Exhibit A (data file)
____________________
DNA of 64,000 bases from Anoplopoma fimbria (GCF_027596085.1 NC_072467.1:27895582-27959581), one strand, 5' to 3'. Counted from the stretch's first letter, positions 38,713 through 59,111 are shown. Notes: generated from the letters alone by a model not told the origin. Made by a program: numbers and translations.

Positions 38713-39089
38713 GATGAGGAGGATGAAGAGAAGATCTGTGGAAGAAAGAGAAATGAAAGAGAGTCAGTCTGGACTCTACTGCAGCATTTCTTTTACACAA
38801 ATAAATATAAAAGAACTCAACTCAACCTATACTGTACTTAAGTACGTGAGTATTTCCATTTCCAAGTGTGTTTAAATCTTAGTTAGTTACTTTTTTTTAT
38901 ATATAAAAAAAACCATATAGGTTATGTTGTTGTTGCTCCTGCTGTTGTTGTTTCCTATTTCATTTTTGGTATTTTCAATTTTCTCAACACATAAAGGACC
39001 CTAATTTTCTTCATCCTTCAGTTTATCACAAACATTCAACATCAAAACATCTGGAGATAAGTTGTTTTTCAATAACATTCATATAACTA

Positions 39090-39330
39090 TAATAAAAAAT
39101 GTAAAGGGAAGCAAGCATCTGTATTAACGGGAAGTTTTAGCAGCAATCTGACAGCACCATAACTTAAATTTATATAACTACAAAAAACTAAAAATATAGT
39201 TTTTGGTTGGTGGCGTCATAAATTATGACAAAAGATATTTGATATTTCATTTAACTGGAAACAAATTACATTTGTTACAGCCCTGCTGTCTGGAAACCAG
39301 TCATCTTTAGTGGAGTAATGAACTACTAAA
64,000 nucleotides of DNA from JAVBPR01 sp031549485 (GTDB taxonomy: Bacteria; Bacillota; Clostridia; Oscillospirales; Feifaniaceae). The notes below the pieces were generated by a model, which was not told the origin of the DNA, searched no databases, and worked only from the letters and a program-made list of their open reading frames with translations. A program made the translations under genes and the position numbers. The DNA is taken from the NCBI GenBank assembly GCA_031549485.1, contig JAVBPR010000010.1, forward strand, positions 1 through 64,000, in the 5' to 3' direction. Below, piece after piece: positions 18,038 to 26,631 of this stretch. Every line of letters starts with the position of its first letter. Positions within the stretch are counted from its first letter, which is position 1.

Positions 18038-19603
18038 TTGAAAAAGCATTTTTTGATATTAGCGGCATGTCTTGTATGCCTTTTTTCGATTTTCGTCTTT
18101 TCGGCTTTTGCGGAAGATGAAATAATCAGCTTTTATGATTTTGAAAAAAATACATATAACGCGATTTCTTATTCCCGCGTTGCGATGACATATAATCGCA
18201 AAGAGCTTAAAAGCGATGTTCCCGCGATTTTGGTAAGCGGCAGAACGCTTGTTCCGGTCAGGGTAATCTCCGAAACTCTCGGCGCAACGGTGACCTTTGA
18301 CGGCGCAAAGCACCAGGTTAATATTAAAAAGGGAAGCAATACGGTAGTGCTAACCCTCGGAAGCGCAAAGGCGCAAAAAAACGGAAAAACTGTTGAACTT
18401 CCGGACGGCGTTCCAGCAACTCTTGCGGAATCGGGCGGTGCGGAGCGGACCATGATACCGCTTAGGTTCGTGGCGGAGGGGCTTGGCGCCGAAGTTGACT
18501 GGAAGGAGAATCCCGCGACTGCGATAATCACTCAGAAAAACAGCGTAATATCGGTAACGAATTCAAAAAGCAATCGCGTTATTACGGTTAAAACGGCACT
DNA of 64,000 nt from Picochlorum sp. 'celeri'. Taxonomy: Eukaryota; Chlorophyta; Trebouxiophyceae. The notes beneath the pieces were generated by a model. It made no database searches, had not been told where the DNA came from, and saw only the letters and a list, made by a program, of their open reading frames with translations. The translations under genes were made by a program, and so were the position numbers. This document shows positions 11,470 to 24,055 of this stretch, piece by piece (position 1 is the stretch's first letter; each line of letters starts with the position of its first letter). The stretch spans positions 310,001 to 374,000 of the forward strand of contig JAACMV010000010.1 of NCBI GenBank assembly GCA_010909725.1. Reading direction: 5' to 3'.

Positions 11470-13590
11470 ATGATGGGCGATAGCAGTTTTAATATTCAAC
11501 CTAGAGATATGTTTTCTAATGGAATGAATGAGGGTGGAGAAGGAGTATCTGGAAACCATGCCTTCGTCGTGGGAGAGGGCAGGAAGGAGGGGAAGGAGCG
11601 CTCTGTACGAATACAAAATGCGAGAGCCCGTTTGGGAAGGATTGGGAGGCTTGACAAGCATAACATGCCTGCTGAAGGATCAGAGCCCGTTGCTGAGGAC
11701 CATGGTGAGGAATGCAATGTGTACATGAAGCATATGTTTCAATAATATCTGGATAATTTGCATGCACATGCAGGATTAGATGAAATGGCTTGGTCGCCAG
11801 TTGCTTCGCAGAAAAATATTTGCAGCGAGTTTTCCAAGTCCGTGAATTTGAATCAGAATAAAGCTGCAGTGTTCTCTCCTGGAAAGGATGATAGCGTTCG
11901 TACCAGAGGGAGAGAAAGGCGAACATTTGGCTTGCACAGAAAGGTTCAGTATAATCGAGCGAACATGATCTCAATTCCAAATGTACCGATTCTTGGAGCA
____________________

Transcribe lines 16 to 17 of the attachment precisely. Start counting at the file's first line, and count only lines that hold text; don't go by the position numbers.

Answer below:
18201 AAGAGCTTAAAAGCGATGTTCCCGCGATTTTGGTAAGCGGCAGAACGCTTGTTCCGGTCAGGGTAATCTCCGAAACTCTCGGCGCAACGGTGACCTTTGA
18301 CGGCGCAAAGCACCAGGTTAATATTAAAAAGGGAAGCAATACGGTAGTGCTAACCCTCGGAAGCGCAAAGGCGCAAAAAAACGGAAAAACTGTTGAACTT